An Esoteric Guide to Spencer Brown’s Laws of Form #5
I’m going to let GSB’s own remarks on space and time stand without further exploration, although I don’t imagine it needs to be pointed out how central the concept of vibration (and rhythm) is to esoteric work. Rather, I’m going to get back to LoF and continue with commentaries on chapter 12, where he summarizes the whole work.
LoF p. 69
- The conception of the form lies in th e desire to distinguish.
Esoterically, all knowing, all epistemology, always includes the WILL; i.e. activity; it is never passive.
LoF p. 69
- Granted this desire, we cannot escape the form, although we can see it any way we please.
The form can be anything in terms of its manifestation, but to get from the second order level to the first REQUIRES that a form be chosen. In other words, the first distinction is always dual: it is both the distinction of a particular FORM of distinction (from all the other possible forms of distinction), and it is also the distinction of distinction itself. This is to say, the first distinction is recursive, having both a first and second-order nature. The recursion is particular: it is between the first and second orders of the distinction. This means that the process of making the first distinction is the content of the first distinction. In other words, the first distinction is simultaneously ontological and epistemological: what is distinguished IS (ontologically) DISTINGUISHED (epistemologically). The form is recursive: what is distinguished is distinguished by what is distinguished by what is … and so on. This should all make sense now.
LoF p. 69
- The calculus of indications is a way of regarding the form.
But there are many/infinite ways of regarding the form. This is a necessary correlate to the 1st/2nd order recursion of the first distinction. That is to say, freedom is both an epistemological and ontological reality: the content of the form and the coming into being of the form are not arbitrarily bound, except to that very fact (their recursion with each other as we have already seen).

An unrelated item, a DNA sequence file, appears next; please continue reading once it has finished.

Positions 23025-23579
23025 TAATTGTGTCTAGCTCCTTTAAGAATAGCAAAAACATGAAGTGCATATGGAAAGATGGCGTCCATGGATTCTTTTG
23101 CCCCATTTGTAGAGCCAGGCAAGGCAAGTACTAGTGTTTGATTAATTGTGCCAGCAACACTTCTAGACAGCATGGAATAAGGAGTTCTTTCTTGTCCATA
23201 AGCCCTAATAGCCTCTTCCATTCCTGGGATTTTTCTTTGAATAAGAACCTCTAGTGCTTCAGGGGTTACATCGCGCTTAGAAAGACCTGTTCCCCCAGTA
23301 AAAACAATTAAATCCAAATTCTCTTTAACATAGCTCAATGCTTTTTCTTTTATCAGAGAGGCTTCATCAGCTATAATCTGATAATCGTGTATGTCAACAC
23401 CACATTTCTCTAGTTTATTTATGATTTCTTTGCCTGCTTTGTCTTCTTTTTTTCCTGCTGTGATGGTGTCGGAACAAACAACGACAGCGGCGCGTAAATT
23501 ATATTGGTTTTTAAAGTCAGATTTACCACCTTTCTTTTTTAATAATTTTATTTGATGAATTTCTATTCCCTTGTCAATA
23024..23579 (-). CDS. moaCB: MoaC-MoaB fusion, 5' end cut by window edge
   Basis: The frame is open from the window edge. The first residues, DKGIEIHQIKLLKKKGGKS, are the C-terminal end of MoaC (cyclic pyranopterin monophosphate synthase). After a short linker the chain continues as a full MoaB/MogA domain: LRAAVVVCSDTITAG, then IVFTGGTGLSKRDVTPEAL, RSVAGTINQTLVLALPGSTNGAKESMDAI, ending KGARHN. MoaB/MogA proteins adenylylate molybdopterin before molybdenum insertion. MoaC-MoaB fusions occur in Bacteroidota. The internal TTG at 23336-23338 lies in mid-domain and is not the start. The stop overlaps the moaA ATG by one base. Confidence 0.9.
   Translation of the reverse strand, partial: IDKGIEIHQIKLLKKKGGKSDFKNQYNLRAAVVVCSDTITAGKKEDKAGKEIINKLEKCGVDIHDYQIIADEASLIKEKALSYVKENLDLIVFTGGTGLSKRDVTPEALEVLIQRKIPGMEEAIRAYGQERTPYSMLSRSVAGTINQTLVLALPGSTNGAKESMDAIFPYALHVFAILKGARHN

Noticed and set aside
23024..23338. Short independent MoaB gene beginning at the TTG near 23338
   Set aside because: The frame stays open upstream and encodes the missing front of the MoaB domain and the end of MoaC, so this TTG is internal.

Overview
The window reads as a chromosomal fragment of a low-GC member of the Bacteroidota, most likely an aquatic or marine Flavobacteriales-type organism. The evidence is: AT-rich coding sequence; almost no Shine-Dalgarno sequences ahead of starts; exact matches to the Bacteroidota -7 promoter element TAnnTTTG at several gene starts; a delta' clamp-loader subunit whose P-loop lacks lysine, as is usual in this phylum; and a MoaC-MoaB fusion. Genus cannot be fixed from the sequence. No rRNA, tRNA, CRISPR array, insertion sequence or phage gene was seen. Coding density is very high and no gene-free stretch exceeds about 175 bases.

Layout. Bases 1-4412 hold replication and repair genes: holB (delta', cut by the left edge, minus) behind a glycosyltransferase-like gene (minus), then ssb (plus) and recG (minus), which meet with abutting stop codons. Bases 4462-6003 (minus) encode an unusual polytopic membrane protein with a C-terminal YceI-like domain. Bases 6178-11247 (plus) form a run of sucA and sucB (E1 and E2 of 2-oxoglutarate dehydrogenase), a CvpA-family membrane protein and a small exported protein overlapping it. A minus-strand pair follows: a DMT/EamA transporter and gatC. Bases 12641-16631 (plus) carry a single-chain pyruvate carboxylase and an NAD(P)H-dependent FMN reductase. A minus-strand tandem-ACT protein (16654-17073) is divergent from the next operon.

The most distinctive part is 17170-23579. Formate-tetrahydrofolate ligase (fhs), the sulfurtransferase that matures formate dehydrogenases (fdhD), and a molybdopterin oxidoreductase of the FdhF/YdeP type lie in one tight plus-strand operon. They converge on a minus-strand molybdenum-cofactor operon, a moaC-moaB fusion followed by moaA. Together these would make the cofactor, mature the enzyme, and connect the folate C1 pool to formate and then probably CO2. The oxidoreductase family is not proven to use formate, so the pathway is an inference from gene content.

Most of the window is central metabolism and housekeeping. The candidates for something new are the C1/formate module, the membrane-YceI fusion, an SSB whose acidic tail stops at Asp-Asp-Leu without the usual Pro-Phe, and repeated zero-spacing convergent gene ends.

LoF p. 69
- We may also note that the sides of each distinction experimentally drawn have two kinds of reference.
- The first, or explicit, reference is to t he value of a side, according to how it is marked.
- The second, or implicit, reference is to an outside observer. That is to say, the outside is the side from which a distinction is supposed to be seen.
In other words, every distinction implies more than the distinction, but also that which distinguishes. Alternately, we can say that behind every distinguished space lies another space, as yet undistinguised, but potentially distinguishable. Esoterically, this is recognition of a hierarchy of epistemological and ontological levels. Included is the implication that to distinguish the space from which a distinction is made requires a transformation, whereby the new distinction occurs from outside the original space. I.e. the distinction must come from further “outside” the space. In esoteric traditions this can be expressed in different ways, but the most directly cognate is Sri Ramana Maharshi’s question: “Who is asking the question?”. The recognition here is that one can directly address (and thus work on, train, implement) the potential to distinguish a higher space from which a distinction is made, and so on.